War is looming on the Korean peninsula. North Korea has declared that it possesses nuclear weapons. The United States is tightening an economic noose around the country in an attempt to force a regime change. The Bush administration is also keeping a military option on the table, a prospect that terrifies all the countries of East Asia, particularly South Korea. A terrifying spiral of tensions has resulted. The aggressive stance of the U.S. government has hardened North Korea’s position and threatened rapprochement between North and South. North Korea, meanwhile, is desperate to develop a deterrent that will prevent the Bush administration from following the Iraq scenario with a campaign of aerial bombing.The Korean peninsula, divided for more than fifty years, is stuck in a time warp. Millions of troops face one another along the Demilitarized Zone separating communist North Korea and capitalist South Korea. In the early 1990s and again in 2002-2003, the United States and its allies have gone to the brink of war with North Korea. Misinterpretations and misunderstandings are fueling the crisis. “There is no country of comparable significance concerning which so many people are ignorant,” American anthropologist Cornelius Osgood said of Korea some time ago. This ignorance may soon have fatal consequences.
North Korea, South Korea is a short, accessible book about the history and political complexites of the Korean peninsula. The first section is a snapshot of the current crisis. The second and third sections will put these current developments in a political and economic context through an exploration of the history of the Korean peninsula and the worldview of the leadership in the North. The fourth section will concentrate on the shift in emphasis in U.S. foreign policy from engagement under the Clinton administration to containment under the Bush administration. The fifth section will expand the focus to look at the regional dynamic and the U.S. policy of “gunboat globalization” that seeks to expand U.S. economic and military influence in East Asia. The conclusion will explore practical alternatives to the current policy that build on the remarkable and historic path of reconciliation that North and South embarked on in the 1990s and that point the way to eventual reunification.
Praise for North Korea / South Korea
“As John Feffer’s new book shows, Bush administration crisis-mongering about North Korea is no more believable than its intelligence on Iraq. The North Korean reactor at Yongbyon is based on fifty-year-old designs and, incredibly, still uses vacuum tubes. North Korea spends $20 a year per soldier, whereas South Korea, whose economy is 26 times larger, spends $163,000 per soldier. The Koreans themselves are fully capable of unifying the Korean peninsula-if only the Pentagon would let them. Feffer’s analysis is the most reliable, balanced report available on the Korean ‘threat.'”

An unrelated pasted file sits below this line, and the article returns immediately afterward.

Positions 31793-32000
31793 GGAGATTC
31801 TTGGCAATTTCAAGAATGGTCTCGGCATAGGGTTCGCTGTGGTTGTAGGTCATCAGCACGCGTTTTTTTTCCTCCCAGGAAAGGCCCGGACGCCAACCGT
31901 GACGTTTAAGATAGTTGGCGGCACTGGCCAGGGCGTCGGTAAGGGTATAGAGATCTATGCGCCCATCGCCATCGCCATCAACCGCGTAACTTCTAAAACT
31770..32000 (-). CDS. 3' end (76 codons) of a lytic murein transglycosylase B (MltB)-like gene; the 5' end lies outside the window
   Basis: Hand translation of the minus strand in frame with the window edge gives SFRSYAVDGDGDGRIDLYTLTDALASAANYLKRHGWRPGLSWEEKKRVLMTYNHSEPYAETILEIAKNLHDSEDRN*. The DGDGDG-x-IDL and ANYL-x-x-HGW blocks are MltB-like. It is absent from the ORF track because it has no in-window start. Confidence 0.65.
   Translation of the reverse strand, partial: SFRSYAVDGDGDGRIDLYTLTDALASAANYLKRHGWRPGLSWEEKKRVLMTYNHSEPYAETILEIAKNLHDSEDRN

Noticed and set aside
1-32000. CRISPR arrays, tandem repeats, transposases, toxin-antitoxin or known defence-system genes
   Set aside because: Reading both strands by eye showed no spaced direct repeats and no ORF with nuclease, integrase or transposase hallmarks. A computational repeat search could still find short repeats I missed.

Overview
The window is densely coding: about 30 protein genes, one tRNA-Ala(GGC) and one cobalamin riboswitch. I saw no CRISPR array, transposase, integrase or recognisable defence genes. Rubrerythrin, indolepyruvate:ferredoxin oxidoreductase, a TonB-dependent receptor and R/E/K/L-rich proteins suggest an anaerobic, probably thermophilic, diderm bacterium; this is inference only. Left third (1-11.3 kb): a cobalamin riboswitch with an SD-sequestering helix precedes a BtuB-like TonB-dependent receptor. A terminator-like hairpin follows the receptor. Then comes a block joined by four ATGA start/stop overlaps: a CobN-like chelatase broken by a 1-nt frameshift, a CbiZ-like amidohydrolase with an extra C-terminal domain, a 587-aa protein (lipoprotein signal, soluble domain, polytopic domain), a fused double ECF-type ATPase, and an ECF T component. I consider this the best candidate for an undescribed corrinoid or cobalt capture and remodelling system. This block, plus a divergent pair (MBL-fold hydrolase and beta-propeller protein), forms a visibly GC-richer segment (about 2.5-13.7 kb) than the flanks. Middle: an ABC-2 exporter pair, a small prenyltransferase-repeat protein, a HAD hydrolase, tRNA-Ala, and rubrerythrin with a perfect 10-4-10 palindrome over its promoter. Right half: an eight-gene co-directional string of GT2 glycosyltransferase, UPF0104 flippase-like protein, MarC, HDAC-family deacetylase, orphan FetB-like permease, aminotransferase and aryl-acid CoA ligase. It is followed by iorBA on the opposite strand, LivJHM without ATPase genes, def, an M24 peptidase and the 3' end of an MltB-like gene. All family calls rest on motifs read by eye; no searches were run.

Chalmers Johnson, author of Blowback: The Costs and Consequences of American Empire
“Northeast Asia is the world’s most dynamic economy, with rapidly developing industry, high technology, rich resources, and half the world’s foreign exchange reserves. South Korea’s social and political achievements are no less remarkable than its spectacular economic growth. Peaceful integration of North Korea into the region, along with desperately needed internal changes, are essential for further progress. The alternative could be military confrontation with frightful consequences. The tasks ahead are not easy ones, but they are feasible. The U.S. role will surely be critical, and it is of the utmost importance for Americans to understand the issues, their background, and the prospects. John Feffer provides a deeply informed and lucid account of all these matters, full of insight, pointing the way to constructive solutions that are within our grasp.”
“As described by O’Hanlon and Mochizuki, their “grand bargain” goes beyond “carrots and sticks” to what they call “steaks and sledgehammers.” But this approach is simply a new and more sophisticated variant of US efforts for
the past decade to use the normalization of relations with Pyongyang as a reward for the cessation of its nuclear program. After repeated failures, it is clearly time to reassess this approach, which is what John Feffer does in his lucid, hard-hitting overview, North Korea, South Korea: U.S. Policy at a Time of Crisis. Feffer visited both North Korea and South Korea frequently and represented the American Friends Service Committee in Northeast Asia. He has produced a perceptive, gracefully written book placing the nuclear crisis in a broader policy perspective that embraces the peninsula as a whole, all in 173 easily digestible pages.
The United States should uncouple normalization and denuclearization, Feffer concludes, and “immediately begin the process of establishing diplomatic relations with North Korea. Rather than a bargaining chip, normalized relations thus become a framework for addressing all outstanding U.S.-North Korean issues.” My own visits to North Korea, eight since 1972, support his view that “North Korea will not likely feel secure enough to relinquish its nuclear deterrent if it forever remains an outlier, and normalization is an important step toward a future in which North Korea is unlikely to use whatever weapons of destruction it possesses.” The idea of uncoupling the nuclear issue from normalization has also been suggested by an influential Japanese security expert, Masashi Nishihara, director of the National Defense Academy in Tokyo.”
The Nation, by Selig Harrison (excerpt)
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